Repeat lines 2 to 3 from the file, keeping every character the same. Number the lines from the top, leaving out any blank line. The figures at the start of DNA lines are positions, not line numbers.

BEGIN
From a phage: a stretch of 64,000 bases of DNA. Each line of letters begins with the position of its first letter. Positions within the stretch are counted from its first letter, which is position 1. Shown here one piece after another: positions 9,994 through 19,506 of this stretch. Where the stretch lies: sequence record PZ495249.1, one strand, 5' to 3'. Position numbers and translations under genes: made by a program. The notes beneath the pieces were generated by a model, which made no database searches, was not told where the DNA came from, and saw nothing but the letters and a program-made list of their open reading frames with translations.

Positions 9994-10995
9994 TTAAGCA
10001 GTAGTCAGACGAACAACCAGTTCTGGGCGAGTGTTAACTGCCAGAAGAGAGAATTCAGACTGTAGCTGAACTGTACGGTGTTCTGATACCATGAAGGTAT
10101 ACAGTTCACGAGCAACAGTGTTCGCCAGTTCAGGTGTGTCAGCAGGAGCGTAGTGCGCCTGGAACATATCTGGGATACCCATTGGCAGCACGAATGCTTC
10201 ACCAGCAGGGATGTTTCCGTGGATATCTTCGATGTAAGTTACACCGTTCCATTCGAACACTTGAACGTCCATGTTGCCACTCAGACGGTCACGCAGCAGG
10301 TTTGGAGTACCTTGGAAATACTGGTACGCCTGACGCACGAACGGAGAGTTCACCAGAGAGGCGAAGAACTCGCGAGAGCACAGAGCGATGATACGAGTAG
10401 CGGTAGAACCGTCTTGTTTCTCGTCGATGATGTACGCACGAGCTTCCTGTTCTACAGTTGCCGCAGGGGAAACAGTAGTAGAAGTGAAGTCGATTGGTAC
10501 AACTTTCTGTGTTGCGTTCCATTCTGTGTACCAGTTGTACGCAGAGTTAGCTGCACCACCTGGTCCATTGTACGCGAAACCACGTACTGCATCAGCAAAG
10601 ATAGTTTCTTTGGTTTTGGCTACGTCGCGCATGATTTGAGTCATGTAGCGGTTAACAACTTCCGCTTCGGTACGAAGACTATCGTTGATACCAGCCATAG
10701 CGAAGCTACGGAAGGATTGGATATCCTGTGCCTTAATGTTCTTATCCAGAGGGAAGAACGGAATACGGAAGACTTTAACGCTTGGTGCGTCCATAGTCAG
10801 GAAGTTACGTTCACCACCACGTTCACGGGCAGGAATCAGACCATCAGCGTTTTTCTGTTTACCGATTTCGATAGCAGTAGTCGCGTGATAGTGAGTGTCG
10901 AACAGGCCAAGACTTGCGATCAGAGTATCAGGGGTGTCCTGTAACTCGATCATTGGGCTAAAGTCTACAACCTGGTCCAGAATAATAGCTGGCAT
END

Positions 9994-10995
9994 TTAAGCA